KYLE DAVISON, PRESIDENT OF KB Home's Houston division, was braced for the latest survey results from J.D. Power and Associates. Of course, the builder conducts its own internal surveys, tracking customer satisfaction on a weekly basis. Those surveys told him that, “nearly 96 percent of our customers nationwide say they remain very satisfied” two years after closing their home. But the J.D. Power surveys did not always reflect that. Out of the 30 Houston builders included in the J.D. Power survey, “we were in 26th place three years ago and 12th place last year,” notes Davison.

This year in Houston, KB tiedwith David Powers and Perry Homes, finishing behind Pulte Homes, which has topped the charts there for the past two years. “We can say we're in the top three,” says Davison, who is pleased but still determined to improve next year by creating “ecstatic” customers. Davison's zeal reflects the intense pressure builders across the country continue to feel when the 800-pound gorilla of consumer satisfaction releases its annual results on new home buyer satisfaction each fall.

As KB's Houston divisions rise in the rankings proves, when it comes to pleasing customers, big builders' efforts have started to pay off.

The most recent J.D. Power customer satisfaction rankings show steady improvement nationwide. Satisfaction levels are up from an average of 109 points in 2003 to 112 points this year. The largest component of customer satisfaction, as measured by the consumer survey giant, is customer service, which counts for 23 percent of a builder's score. The national average has improved dramatically, rising from 102 in the 2001 study, to 111 in 2003, and to 114 this year.

The survey results released in mid-September were based on responses from 64,502 new home buyers who had been living in their homes from four to 18 months. The survey giant, based in Westlake Village, Calif., polled 25 markets, including five markets it canvassed for the first time this year: Detroit; Ft. Myers/Naples, Fla.; Jacksonville, Fla.; San Diego (which was broken out from Southern California for the first time); and Seattle/Tacoma, Wash. Fort Lauderdale was dropped from the study. There were no major changes to the survey questions from last year, according to Paula Sonkin, J.D. Power's senior director of real estate industries practice.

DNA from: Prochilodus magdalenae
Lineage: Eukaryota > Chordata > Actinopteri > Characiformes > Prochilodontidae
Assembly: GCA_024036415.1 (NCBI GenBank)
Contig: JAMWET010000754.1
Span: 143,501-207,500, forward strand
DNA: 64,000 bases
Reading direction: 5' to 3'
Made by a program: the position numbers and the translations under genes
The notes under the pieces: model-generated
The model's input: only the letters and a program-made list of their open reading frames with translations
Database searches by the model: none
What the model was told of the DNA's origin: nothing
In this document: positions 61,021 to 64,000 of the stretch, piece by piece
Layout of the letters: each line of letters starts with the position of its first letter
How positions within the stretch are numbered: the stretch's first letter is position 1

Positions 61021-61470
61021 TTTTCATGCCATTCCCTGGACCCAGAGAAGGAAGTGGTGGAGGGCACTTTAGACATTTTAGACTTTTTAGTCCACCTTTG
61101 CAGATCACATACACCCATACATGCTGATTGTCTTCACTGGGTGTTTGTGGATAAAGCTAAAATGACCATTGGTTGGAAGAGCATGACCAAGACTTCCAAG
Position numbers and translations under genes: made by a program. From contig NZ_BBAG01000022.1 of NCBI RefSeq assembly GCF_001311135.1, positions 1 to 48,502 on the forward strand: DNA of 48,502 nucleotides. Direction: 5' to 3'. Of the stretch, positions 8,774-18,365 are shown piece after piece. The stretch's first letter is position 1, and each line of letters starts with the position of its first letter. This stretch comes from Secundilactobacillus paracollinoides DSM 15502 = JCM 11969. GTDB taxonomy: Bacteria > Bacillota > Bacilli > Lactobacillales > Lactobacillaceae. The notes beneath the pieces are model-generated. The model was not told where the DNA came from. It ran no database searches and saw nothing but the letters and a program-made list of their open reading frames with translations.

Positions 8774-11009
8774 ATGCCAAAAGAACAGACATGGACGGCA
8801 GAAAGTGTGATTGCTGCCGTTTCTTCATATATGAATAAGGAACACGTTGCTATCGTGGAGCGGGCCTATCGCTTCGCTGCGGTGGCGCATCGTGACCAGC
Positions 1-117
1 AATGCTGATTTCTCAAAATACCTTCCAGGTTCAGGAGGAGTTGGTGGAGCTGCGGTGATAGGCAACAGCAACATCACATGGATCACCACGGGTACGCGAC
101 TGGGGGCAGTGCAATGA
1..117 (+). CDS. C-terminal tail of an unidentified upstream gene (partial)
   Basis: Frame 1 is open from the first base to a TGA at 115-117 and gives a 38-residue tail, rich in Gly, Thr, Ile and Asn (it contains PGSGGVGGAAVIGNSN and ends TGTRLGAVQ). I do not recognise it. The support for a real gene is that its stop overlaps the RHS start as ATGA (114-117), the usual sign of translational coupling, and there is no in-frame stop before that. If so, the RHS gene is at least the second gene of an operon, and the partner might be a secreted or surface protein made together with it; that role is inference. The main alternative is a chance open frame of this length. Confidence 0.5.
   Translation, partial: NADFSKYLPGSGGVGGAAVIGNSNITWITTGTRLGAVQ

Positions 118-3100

J.D. Power's findings showed that in highly competitive markets such as Las Vegas customer satisfaction scores skyrocketed from 106 in 2002, to 116 in 2003, and to 123 this year. In Houston, satisfaction index levels are up from 107 last year to 113 this year. Indeed, all markets improved except Philadelphia, whose overall score dropped by one point.

Clearly, builders are doing something right.

But there is still a lot of room for improvement. While the home building industry's satisfaction scores have accelerated quickly over the past few years, they have a lot of ground to make up. Home builders have not focused on customer service for as long as many other industries tracked by J.D. Power. “Home building is among the most improved industries we study,” observes Sonkin. “But [in] other industries, there has been a focus on customer satisfaction for a long time [for example, the auto industry has been focused on customer satisfaction for 25 plus years].” Customer expectations are also rising. Sonkin compared customer satisfaction scores to running times in the Olympics: What was a winning score last year might not finish in the top three this year.

TOP HONORS Competition, particular in booming first-time home buying markets such as Las Vegas, apparently is a good thing for consumers. “The Las Vegas market is highly competitive, and builders have to provide high levels of satisfaction,” notes Sonkin. “I know builders have increased their focus [on customer satisfaction]. They've put a lot of initiatives in place.” It is not enough to just do fine work and to maintain the status quo, Sonkin emphasizes. In a market like Las Vegas, that's a recipe for falling behind.

The key to topping the survey is succeeding in customer service, which is measured by 15 questions on the survey, she explains. The questions concern timeliness of problem resolution, the cleanliness of warranty work, and touch on a builder's honesty, follow-up, knowledge, and courtesy.

Learn more about markets featured in this article: Las Vegas, NV.